1. Best book you've read so far in 2018:
An Enchantment of Ravens, hands down! This book is storming amazing. It critiques a lot of elements of modern fantasy, especially the common portrayals of Fae and romances involving Fae. But it doesn't sacrifice story or characters in order to do so; the plotline is amazing and twisty, and the characters are just delightful. So, yeah. I love it, and you all need to read it. 

A few runners-up:
The City Beyond the Glass is a dark and powerful allegorical retelling of my favorite fairy tale, "The Twelve Dancing Princesses." Plus, it's set in Renaissance Venice, which is super cool.

Illuminae is just plain amazing, and I don't know why I waited so long to read this book. I was a little concerned that it would be confusing, since it's not written in standard narrative format, but instead it ended up being super exciting and twisty and I seriously could not put it down. Also, the main characters are so salty, and they remind me of some of my friends. Except most of my really friends aren't awesome hackers . . . probably not, anyway. The sequel is almost as awesome— plot-wise, it was actually better; my only problem was that I didn't buy the romance quite as much.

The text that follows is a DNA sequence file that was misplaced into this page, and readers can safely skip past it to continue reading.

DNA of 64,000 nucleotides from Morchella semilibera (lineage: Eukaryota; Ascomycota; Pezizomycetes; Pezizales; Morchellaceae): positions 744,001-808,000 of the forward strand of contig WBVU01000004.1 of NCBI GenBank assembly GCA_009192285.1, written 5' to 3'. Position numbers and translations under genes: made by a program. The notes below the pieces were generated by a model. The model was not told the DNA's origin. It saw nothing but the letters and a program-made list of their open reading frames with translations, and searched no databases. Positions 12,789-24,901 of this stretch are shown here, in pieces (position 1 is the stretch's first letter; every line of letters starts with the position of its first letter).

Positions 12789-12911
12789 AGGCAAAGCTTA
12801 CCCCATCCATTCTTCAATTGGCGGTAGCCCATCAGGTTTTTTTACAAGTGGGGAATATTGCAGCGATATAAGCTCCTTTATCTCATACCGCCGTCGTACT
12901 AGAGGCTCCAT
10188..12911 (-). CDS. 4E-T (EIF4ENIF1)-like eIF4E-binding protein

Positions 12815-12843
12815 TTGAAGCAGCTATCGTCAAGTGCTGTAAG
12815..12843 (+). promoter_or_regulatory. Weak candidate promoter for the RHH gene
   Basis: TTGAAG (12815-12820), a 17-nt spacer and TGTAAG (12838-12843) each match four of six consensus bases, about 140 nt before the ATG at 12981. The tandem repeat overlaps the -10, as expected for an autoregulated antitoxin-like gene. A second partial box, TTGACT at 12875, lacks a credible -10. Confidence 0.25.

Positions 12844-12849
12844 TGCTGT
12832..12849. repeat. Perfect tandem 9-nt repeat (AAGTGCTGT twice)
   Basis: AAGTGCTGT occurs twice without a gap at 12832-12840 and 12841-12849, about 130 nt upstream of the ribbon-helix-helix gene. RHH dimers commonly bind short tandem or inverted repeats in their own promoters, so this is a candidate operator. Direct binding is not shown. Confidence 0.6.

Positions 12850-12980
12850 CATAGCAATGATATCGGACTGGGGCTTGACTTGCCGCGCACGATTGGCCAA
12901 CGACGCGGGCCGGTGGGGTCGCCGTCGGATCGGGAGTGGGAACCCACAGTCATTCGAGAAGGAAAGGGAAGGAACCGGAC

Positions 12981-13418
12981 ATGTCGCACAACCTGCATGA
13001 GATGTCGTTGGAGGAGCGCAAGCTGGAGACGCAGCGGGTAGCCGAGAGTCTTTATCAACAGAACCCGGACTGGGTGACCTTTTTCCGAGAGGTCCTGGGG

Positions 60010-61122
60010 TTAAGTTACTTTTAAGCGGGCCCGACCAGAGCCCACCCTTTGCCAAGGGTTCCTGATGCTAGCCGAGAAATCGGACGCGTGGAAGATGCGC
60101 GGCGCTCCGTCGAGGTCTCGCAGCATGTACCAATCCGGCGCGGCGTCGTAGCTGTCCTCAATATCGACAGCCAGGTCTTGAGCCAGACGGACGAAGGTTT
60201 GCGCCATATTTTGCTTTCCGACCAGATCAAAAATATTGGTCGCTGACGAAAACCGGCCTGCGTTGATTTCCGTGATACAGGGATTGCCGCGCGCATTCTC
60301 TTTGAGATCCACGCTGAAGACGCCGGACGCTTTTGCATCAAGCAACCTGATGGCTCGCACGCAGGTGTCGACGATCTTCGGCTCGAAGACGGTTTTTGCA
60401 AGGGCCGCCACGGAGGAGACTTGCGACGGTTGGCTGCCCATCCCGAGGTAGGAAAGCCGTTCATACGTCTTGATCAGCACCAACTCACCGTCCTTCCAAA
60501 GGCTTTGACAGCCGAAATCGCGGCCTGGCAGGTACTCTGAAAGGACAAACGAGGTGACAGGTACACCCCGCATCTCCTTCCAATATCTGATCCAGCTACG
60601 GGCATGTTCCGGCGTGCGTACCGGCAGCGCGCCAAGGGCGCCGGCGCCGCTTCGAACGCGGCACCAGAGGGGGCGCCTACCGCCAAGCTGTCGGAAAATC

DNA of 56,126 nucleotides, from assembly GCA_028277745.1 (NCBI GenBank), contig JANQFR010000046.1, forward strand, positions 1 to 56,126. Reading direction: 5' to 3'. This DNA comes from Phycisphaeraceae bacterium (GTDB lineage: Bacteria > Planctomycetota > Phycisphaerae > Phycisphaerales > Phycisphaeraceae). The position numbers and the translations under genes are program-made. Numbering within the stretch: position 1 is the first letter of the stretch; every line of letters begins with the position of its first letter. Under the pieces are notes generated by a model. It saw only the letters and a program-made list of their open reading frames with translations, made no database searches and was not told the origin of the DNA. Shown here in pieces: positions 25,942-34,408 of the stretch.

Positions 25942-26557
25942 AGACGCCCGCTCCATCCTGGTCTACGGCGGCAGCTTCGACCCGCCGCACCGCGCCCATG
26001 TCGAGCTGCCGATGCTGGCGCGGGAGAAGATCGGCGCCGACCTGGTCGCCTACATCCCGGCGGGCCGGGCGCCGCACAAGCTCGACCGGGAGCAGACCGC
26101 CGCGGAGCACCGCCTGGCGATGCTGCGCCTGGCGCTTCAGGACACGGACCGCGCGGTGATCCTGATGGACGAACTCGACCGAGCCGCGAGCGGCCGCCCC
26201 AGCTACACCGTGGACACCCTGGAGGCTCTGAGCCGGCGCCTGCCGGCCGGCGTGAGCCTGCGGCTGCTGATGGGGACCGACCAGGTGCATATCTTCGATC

2. Best sequel you've read so far in 2018:
We've got a tie in this one. First up is . . .
The Lost Plot! Which, honestly, should surprise exactly no one. The day an Invisible Library book comes out and doesn't make one of my best-of lists for the year in some fashion is the day I . . . I don't know. I probably won't die, but I might be in mourning over how one of my favorite series has failed me. Anyway, The Lost Plot is high on dragons, low on fae (which is fine; I can live with that), and takes place mostly in magical 1930s Chicago which is officially my new favorite location for historical fantasy.